William Mougayar is the author of “The Business Blockchain”, a board advisor to the Ethereum Foundation and a venure investor.
In this opinion piece, Mougayar offers his thoughts on a new blockchain use case being evaluated – and used – by entrepreneurs as an alternative to traditional venture capital.
Initial cryptocurrency offerings, or initial coin offerings, (ICOs) are the flavor du jour in the sprawling crypto-tech market.
As I’ve described in previous writings, ICOs represent a fundamental shift in how companies get funded, at least when compared to the traditional venture capital driven methods.
What I inferred from that post is that the way forward is a clever combination of both worlds, the old and the new, a point that Zenel Batagelj from ICONOMI picked-up in “ICO 2.0 – what is the ideal ICO?” – a good post that I strongly recommend.
For background, I’ve already described the “best practices for ICOs” in a lengthy post two years ago. Its lessons still apply, but for a new reason: there are several more ICOs today than in early 2015.
I’d like to expand my own thoughts on how to evaluate an ICO by categorizing the criteria along four dimensions:
- Startup characteristics
- Operational transparency
- Crypto-sale resiliency
- Business model relationships
Arguably, the bar is higher now because if you want to comprehensively evaluate an ICO, you need to look at some new dimensions.
But at the same time, the bar can appear to be much lower because no one is forcing new investors to examine these four areas with the same required rigor that venture capitalists typically exercise, and specific ICO regulation appears to be lax or non-existent.
That’s where all the traditional VC stuff goes in. In a non crypto-tech world, VCs would continue their jobs as they always have, by making investment decisions based on evaluating startups, one at a time.
This is where the traditional “team-product-market” trifecta evaluation comes in, and I’m not going to rehash what happens in that dimension.
It often takes a career lifetime to perfect how to invest based on pattern recognition and drawing your own guideposts for making decisions. You can’t replace that, and you can’t fake it either. In here, you can add such topics as competition, go-to-market approach, product roadmap and implied valuation.
A warning signal emerges when newcomers start offering broad brush evaluations without having had the benefit of direct investment experience that includes lessons learned from having made good and bad decisions.
An additional requirement here is that someone evaluating the markets or solutions being targeted by these new companies needs to know something about the emerging crypto-tech space.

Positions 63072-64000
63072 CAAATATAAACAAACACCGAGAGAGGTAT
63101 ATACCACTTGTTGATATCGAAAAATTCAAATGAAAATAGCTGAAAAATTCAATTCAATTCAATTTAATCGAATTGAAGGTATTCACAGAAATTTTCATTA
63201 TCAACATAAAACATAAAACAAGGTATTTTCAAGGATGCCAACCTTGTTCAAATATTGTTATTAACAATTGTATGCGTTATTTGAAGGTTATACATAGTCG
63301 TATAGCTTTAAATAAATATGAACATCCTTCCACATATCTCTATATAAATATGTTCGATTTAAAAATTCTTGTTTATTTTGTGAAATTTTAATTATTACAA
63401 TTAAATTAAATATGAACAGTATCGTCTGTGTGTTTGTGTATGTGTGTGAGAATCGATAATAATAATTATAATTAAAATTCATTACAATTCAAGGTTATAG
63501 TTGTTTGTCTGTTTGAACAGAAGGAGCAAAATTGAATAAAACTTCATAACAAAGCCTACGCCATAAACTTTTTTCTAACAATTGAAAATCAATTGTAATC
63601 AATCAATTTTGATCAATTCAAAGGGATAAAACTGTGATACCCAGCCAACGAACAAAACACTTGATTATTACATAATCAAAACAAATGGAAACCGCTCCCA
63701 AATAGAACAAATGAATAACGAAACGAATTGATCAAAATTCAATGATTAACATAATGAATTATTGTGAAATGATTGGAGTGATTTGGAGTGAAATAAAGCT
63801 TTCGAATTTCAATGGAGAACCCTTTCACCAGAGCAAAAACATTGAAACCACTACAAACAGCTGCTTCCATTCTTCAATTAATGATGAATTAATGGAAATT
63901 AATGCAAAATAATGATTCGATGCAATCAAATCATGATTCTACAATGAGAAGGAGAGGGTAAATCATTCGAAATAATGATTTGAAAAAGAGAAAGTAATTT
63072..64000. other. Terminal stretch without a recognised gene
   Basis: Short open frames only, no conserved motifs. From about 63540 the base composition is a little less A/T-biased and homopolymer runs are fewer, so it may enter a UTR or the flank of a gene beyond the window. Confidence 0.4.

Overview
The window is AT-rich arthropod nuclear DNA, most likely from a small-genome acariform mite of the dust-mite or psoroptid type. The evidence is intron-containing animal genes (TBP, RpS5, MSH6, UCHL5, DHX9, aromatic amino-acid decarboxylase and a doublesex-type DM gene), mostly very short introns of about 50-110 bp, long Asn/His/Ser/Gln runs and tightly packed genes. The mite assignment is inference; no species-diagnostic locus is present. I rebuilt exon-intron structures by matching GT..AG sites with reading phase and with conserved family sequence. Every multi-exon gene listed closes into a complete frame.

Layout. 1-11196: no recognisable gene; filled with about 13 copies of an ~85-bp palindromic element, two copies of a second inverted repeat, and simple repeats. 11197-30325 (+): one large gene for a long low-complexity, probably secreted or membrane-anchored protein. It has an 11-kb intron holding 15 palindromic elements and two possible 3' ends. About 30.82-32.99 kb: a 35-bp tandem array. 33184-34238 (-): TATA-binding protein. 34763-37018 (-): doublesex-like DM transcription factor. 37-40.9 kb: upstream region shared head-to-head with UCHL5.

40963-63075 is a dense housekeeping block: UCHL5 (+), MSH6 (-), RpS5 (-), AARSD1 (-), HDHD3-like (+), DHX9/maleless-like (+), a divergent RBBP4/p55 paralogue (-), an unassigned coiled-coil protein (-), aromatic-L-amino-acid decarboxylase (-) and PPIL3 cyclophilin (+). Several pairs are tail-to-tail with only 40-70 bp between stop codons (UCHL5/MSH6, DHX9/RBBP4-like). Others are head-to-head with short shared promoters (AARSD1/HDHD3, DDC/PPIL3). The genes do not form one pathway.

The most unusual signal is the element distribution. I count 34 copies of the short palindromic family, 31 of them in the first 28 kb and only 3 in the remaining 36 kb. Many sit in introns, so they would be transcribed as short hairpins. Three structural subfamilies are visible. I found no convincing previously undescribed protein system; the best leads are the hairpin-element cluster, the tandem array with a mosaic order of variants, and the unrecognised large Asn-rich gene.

Many of these companies are not targeting traditional bricks-and-mortar or existing online markets.
Rather, they could be basing their models on the assumptions of a new ecosystem of blockchain-based users, applications and novel types of marketplaces, with new types of services that didn’t exist before (eg: identities, verifications, rights, smart assets, smart contracts logic, etc.)
Here, we enter crypto-tech territory. This part covers the sheer mechanics of the cryptocurrency sale, including its legal and regulatory aspects.
Some questions to ponder include:
- In what jurisdiction is the company incorporated?
- What legal structures are being disclosed?
- What is the token distribution structure?
- How is security handled?
- What are the apparent, perceived or real regulatory risks?
- Are there plans for external or internal audits?
- If there is a DAO-like component, is its articulation realistic and well grounded?
- Who has written up the token issuance contracts and actual token issuance software?
- Which blockchain infrastructure is backing up their sale?
- Have they published the terms and conditions of the sale in clear language?
- Have you talked to at least three other entities who have successfully done a token sale before?
The non-profit advocacy group Coin Center has published a very good analysis that is worth reading. It mentions two important points to keep in mind: 1) tokens must be a utility to the operations of the business, and 2) they should only become available after your operations, not prior.
I wrote this in February 2015:
With public money comes greater responsibility. Doing a public crowdfunding campaign is a two-way street. It’s almost like being a public company from day one. It’s not easy being in the public eye. If you can’t deliver the transparency, don’t take that path. And if we don’t self-govern to higher standards, the regulators will come and put a damper on this journey.
This is all still true, and it relates to how you plan on communicating progress visibility.
Some questions to ask:
- Is the company providing public dashboards?
- Does the company have independent auditors?
- Are their delivery promises well articulated so that…